“We started to break down stereotypes. Ideas such as that the private sector only seeks profit and is unethical or that the public sector is corruptible and riddled with advance-stopping bureaucracy. It has been proved that those stereotypes could be broken down,” said Anaya, who explained that the political-ideological idea that public and private sectors could not collaborate has been left behind.

To date, Mexico’s eight operational PPP contracts in the healthcare sector are hospitals in Guanajuato, Tamaulipas, State of Mexico, Nayarit, Chiapas, Yucatan and Mexico City. These contracts are considered more transparent thanks to monthly performance reports, which strengthen accountability for both public and private actors.

Patient-Centered, the Priority

A patient-centered approach is needed in the Mexican healthcare system. “Patients should be the focal point in the healthcare system,” said Potes, “we used to focus on our own organization and hospitals. The pandemic forced this discussion between sectors to break barriers down.” Understanding how the other party worked was the most difficult part, agreed industry experts, but putting the patient as the focal point forced mutually beneficial agreements.

Patient-centered attention can be achieved through a reorganization of the public institutions’ legal and administrative framework, with a prevention-over-diseases-attention mindset and a clear equity principle, according to Anaya. He insisted in the importance of taking examples, such from pandemic collaborations.

For PPPs to be successful, both parties need to consider priorities and challenges, such as infrastructure, community facilities and financing. “Both sectors have their own strengths. For instance, with a local point of view, we can take advantage the infrastructure of institutes such as Pemex or INSABI in different cities across the country. Private clinics, hospitals and pharmacies also have an important presence. We can collaborate subrogating patients to private entities when public institutions suffer demand peaks, just like it happened during the pandemic,” said Devlyn.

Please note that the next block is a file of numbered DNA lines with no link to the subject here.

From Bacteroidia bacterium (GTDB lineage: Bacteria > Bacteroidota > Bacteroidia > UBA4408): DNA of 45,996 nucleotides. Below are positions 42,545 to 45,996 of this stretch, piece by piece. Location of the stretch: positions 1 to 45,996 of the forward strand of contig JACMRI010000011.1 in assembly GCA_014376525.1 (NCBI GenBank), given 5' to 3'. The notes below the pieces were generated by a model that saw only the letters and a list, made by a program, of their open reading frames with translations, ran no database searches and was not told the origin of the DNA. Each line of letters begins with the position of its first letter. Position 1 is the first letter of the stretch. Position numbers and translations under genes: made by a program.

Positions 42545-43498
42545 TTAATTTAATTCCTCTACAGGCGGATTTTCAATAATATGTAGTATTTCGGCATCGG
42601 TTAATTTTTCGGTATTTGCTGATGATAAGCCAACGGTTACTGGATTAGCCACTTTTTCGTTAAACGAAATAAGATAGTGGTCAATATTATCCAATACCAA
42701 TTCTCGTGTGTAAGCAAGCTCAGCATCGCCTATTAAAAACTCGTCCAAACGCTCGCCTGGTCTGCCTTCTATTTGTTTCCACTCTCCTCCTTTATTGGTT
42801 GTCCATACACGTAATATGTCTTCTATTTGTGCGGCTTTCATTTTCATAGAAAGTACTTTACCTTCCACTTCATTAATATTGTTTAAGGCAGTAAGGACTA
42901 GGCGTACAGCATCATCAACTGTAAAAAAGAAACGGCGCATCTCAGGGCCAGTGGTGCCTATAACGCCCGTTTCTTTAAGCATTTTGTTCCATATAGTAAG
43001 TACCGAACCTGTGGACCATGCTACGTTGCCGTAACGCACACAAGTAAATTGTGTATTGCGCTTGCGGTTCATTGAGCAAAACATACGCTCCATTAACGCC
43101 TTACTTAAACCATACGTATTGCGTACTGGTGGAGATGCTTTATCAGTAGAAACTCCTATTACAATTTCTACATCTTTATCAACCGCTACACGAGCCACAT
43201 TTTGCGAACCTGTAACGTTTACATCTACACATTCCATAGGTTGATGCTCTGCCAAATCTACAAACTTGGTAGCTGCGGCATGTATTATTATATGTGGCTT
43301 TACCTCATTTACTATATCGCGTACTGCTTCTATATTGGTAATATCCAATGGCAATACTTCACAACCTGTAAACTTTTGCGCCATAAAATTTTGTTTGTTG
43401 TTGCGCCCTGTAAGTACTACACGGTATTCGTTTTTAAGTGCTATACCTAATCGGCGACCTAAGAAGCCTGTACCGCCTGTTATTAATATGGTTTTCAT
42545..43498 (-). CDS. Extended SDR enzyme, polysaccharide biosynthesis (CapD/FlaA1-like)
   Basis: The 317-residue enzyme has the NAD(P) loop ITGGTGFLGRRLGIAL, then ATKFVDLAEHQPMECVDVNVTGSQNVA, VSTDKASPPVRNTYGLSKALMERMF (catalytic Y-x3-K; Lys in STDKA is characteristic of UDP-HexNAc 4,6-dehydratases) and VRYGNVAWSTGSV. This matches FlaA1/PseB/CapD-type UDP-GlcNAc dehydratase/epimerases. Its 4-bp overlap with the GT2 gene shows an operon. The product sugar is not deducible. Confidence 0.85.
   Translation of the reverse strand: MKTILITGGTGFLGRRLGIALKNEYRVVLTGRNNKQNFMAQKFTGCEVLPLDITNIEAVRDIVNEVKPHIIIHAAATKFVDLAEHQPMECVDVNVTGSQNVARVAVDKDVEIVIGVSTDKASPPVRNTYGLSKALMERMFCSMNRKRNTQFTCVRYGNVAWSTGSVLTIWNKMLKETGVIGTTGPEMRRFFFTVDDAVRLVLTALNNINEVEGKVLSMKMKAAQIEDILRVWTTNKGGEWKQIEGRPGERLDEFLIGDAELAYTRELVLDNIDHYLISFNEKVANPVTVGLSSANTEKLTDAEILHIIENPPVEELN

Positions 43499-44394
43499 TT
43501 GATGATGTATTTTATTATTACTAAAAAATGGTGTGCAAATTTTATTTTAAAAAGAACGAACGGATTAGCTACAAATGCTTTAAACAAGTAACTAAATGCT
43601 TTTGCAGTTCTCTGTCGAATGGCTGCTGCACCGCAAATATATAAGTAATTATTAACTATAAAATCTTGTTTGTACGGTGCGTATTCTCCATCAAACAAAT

The public sector could also help finance operations, mainly services in communities that do not have a hospital due to poor economic viability, a small population or other socioeconomic situation, according to Potes. In these collaborations, “both actors must act within the law and respect established policies,” said Valle. 

Last year there were 87.4 million Mexicans affiliated to at least one public health institution (IMSS, ISSSTE, Pemex or IMSS Bienestar, among others), less than the 102 million affiliated in 2018, according to the Economic Budget Investigation Center (CIEP). Besides the contractions in affiliations to the public health system, the number of actual users also decreased by 8.5 million, with 57.5 percent choosing to be treated at private hospitals. With the decrease of population affiliated to public health institutions, the private sector’s intervention is crucial, said Potes: “The private sector needs to join within a better structure between its actors. We have to optimize out-of-pocket expenses in healthcare matters.”

In the same two-year period between 2018 and 2020, out-of-pocket expenses in health matters increased from MX$2,358 (US$118) to MX$3,299 (US$165) per quarter. This phenomenon also affected those affiliated to healthcare institutions, especially Pemex affiliates, who suffered an 85.3 percent increase, according to CIEP.

To pursue equal, quality healthcare for the Mexican population, PPPs have to become a reality. “Health is a priority for the country to achieve its potential development,” said Devlyn.